‘Tears On The Dancefloor’ – Steps – Review

By Alex

I was at the dentist yesterday. During my visit, the dentist started talking about a TV show she’d watched the night before, ‘Live From The Palladium’, a show that featured a performance by a pop band from twenty or so years ago, an annoying band she said, a band called Steps. “Oh,” I replied, doing my best to hide my bubbling outrage, not expecting the dentist’s office to be a place I’d encounter such hate. “I love Steps.”

Did I tell the dentist that Steps are currently redefining what a pop comeback should be? Did I tell her their comeback track, ‘Scared Of The Dark’, is the best song of the year so far? Did I tell her Steps were, and are fast becoming again, the best pop group in the world? No, because, you know, obvious reasons.

Fast forward to today and look who’s having the last laugh, dentist person who’s earning more than I ever will, that is right, it is me, because the new Steps album is here and, guess what, it is excellent.

The major pitfall of so many pop comebacks is the desire to be current, to release music that sounds like the stuff currently littering the top 40 and ditching the original sound that was the source of the success in the first place. Steps are clever and Steps do not do this. Their sound is updated, sure, but this is still Steps through and through, from the massive sadbanger choruses led by megamouth Claire to the almost total cold-shouldering of any input from the boys at all.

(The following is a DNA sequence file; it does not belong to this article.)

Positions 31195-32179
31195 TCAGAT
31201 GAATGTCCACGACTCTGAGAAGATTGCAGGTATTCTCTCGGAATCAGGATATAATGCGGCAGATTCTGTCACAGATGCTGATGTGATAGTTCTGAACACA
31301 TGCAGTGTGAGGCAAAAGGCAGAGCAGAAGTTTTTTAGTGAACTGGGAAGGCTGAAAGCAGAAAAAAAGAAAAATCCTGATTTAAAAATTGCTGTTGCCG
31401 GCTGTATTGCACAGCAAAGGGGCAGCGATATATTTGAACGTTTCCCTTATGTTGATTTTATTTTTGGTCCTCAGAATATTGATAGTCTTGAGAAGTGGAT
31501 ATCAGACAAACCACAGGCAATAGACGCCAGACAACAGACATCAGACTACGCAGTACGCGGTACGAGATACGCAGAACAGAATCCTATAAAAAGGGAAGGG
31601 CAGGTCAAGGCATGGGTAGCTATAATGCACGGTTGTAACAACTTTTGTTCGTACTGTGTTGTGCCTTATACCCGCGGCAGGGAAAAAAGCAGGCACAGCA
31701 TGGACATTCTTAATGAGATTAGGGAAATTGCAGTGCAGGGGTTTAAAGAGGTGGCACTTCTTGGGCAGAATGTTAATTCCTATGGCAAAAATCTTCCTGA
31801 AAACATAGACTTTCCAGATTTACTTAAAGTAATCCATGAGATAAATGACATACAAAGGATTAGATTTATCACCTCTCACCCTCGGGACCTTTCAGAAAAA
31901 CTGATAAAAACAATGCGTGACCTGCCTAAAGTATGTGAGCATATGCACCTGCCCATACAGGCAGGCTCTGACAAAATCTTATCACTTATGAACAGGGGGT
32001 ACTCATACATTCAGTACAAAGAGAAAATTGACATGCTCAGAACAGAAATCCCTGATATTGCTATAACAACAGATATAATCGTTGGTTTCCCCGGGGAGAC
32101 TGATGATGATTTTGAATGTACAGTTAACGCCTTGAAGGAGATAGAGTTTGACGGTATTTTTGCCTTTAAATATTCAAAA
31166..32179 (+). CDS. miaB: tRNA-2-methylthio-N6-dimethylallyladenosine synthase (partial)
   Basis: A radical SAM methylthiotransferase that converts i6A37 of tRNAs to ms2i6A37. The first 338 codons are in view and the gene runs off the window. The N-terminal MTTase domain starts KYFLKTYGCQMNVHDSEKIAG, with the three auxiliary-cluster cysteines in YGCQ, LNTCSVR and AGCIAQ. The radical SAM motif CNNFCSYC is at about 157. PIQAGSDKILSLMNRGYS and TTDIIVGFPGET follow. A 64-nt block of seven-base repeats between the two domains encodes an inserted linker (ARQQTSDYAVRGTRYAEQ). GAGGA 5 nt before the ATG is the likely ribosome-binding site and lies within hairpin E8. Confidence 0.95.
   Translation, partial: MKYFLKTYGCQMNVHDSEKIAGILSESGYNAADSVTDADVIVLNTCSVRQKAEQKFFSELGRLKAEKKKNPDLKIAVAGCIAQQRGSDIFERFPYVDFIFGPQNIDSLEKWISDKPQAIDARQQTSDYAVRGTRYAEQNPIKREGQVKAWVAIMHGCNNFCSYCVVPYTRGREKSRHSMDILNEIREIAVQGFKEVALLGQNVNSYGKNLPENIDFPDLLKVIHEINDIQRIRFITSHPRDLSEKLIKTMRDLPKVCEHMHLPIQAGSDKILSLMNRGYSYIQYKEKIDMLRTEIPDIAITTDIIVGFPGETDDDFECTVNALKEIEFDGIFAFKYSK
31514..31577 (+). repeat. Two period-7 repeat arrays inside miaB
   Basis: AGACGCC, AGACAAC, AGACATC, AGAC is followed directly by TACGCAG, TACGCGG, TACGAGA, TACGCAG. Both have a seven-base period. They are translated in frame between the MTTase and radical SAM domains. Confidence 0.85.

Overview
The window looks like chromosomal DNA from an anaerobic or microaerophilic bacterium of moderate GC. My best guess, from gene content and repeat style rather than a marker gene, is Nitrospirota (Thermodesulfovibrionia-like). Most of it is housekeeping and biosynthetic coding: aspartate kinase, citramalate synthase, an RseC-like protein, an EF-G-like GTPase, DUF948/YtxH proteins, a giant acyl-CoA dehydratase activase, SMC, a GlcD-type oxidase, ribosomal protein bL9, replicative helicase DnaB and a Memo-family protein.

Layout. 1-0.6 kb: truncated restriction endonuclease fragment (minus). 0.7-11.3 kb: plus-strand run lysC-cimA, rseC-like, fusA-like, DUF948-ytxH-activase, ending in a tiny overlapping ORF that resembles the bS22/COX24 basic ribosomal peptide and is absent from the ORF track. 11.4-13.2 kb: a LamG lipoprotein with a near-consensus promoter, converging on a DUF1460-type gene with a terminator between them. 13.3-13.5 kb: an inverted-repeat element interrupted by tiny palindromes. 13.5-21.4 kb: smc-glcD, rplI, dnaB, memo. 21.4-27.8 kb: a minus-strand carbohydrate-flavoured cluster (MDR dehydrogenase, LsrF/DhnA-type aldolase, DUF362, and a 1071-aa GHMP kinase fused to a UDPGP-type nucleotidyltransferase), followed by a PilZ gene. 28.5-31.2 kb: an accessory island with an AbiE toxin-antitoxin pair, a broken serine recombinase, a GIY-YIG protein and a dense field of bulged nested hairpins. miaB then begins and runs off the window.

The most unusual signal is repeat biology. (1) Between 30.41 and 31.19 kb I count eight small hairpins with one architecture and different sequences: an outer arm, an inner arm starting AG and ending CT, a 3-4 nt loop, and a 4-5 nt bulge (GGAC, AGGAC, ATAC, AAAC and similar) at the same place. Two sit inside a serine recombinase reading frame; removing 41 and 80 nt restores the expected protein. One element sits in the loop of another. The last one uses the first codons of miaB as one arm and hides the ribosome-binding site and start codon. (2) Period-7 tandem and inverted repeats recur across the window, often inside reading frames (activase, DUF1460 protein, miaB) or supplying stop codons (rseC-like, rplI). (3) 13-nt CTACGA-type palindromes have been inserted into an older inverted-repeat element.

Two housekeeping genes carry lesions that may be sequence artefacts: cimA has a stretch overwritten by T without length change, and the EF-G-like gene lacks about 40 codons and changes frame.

The Steps formula is tweaked most radically on ‘You Make Me Whole‘, a dance track that features flavours of tropical house and EDM to surprisingly good effect, the song revolving around an immediately catchy chorus – the cornerstone of any good Steps song. On an album of dance tracks, the closest we get to a ballad is the cover of Benny Andersson’s ‘Story Of A Heart’. Having been compared to ABBA for much of their career – often referred to as “ABBA on speed” by Pete Waterman – it feels like a sensible pairing, and one that pays off, Steps proving that comparisons to the Swedish foursome are more than just record label hyperbole.

‘Happy’ is an album highlight, the darkest track on ‘Tears On The Dancefloor’, a song that brims with a restless, pulsing energy reminiscent of ‘Deeper Shade Of Blue’. It also contains the album’s best lyric: “The time for men has come and gone.” Sorry H and Lee. ‘Happy’ reflects a uniting theme of this album. Despite what the track’s title would suggest, this is a very, very sad song, a track about a loveless, unfulfilling relationship that has long since died. And this album is characterised by very sad songs coupled with upbeat dance melodies – another Steps speciality.

While a couple of tracks do fall a little flat (‘Space Between Us’ and ‘Neon Blue’ don’t bring much to the table), ‘Tears On The Dancefloor’ is nonetheless a triumph of a pop album. True to the original winning Steps formula while also blending in trends that have characterised the intervening twenty years since Steps’ debut album, ‘Tears On The Dancefloor’ is a masterclass in how to carry out a modern pop comeback.


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